UBS Group AG will pay $545 million to settle U.S. investigations into its role in manipulating currency and interest rates.
The lender’s main unit, UBS AG, will also plead guilty to a wire-fraud charge related to interest-rate manipulation after the Department of Justice ripped up an agreement that had let the largest Swiss bank avoid prosecution in the matter.
“UBS has a ‘rap sheet’ that cannot be ignored,” Leslie Caldwell, the head of the Justice Department’s criminal division, told reporters Wednesday. “Within the past six years, the department has resolved criminal investigations of UBS three times.”
The decision to scrap UBS’s non-prosecution agreement and pursue charges set a precedent the Justice Department won’t hesitate to repeat “for financial institutions that reoffend,” Attorney General Loretta Lynch said Wednesday.
Four global banks agreed to plead guilty to manipulating foreign exchange rates on Wednesday: Citicorp, JPMorgan Chase & Co., Barclays Plc and Royal Bank of Scotland Group Plc. Including Bank of America Corp., which only paid a fine, six banks paid a total of $5.8 billion.
In the currency case, UBS said it will pay $342 million to the Federal Reserve, which regulates foreign banks, and undertake remedial measures. It won immunity for cooperating in a parallel antitrust probe, sparing the bank possible fines and felony charges on that score.
The Fed published an order to cease and desist and demanded UBS submit a program spelling out its obligations. UBS will have to submit reports detailing how it will improve internal controls and compliance.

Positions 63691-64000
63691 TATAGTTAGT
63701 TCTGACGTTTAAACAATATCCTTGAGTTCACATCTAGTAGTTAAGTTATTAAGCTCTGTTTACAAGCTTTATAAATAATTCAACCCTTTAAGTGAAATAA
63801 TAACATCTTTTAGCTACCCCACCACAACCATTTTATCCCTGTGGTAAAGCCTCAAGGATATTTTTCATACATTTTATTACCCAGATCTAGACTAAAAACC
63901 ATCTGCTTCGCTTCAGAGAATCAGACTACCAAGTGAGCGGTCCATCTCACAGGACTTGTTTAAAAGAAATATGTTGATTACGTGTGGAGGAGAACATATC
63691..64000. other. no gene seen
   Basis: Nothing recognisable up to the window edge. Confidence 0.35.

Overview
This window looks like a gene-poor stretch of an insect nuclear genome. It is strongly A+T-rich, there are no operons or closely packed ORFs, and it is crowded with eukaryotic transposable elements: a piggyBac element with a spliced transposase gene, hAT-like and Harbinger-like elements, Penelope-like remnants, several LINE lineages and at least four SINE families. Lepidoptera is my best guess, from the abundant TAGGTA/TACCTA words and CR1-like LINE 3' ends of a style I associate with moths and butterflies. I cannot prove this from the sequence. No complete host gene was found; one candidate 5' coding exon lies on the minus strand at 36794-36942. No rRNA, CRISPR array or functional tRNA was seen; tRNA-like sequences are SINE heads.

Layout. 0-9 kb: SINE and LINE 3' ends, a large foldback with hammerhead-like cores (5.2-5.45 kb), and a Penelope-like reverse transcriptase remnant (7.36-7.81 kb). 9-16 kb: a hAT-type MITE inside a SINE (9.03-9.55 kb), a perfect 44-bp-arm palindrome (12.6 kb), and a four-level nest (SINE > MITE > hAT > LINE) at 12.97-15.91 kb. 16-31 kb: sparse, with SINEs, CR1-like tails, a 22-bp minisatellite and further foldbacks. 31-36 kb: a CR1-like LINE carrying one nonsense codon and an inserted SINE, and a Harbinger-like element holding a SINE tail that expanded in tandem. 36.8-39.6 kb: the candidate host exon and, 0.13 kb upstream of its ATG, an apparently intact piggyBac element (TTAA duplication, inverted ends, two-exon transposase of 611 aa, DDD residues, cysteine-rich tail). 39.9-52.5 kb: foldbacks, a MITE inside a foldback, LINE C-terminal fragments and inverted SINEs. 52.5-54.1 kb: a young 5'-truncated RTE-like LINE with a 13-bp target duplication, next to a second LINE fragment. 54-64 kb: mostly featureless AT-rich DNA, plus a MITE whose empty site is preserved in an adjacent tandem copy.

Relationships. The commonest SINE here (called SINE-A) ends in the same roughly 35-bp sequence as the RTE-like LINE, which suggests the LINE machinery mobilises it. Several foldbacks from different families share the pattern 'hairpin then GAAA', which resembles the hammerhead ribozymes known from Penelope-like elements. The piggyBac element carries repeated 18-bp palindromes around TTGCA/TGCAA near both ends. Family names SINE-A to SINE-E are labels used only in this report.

UBS’s settlement was lower than some analysts expected. JPMorgan’s Kian Abouhossein had estimated the fine at 3 billion francs ($3.2 billion), he said Wednesday in a note to clients.
The $545 million is “not a large amount of money for UBS,” Bill Isaac, a former chairman of the Federal Deposit Insurance Corporation, told Bloomberg Radio.
UBS rose 3.2 percent in Zurich trading today to 20.46 francs, bringing the gain this year to 23 percent.
The bank will have to seek permission from U.S. regulators to keep operating in certain lines of business after the guilty plea, including managing mutual funds and pensions for Americans. It will need a waiver from the U.S. Department of Labor.
The DOJ said it would support a request by UBS to adjourn sentencing to give the bank time to obtain the exemption. The Securities and Exchange Commission already granted the necessary waivers for the five guilty banks to continue doing business.
UBS said it has no need to set aside further provisions for the settlements and that they would have no financial impact on second-quarter earnings. Rising legal costs have been a burden on earnings since the financial crisis and a stumbling block for Chief Executive Officer Sergio Ermotti in boosting profitability.
“The conduct of a small number of employees was unacceptable and we have taken appropriate disciplinary actions,” Ermotti and Chairman Axel Weber said in a joint statement. “We made significant investments to strengthen our control framework and compliance programs.”
The Libor and currency probes were two of the biggest legal threats UBS faced as it scaled back activities in investment banking, the business that led prosecutors to its doorstep. The bank continues to cooperate with other authorities in the industry-wide matter, including investigations of individuals.
Wednesday’s settlements bring UBS’s bill for attempting to manipulate markets to more than $2.8 billion. That includes $1.7 billion in the Libor case and the $800 million UBS paid last year to U.S., U.K. and Swiss regulators over its role in rigging foreign exchange rates.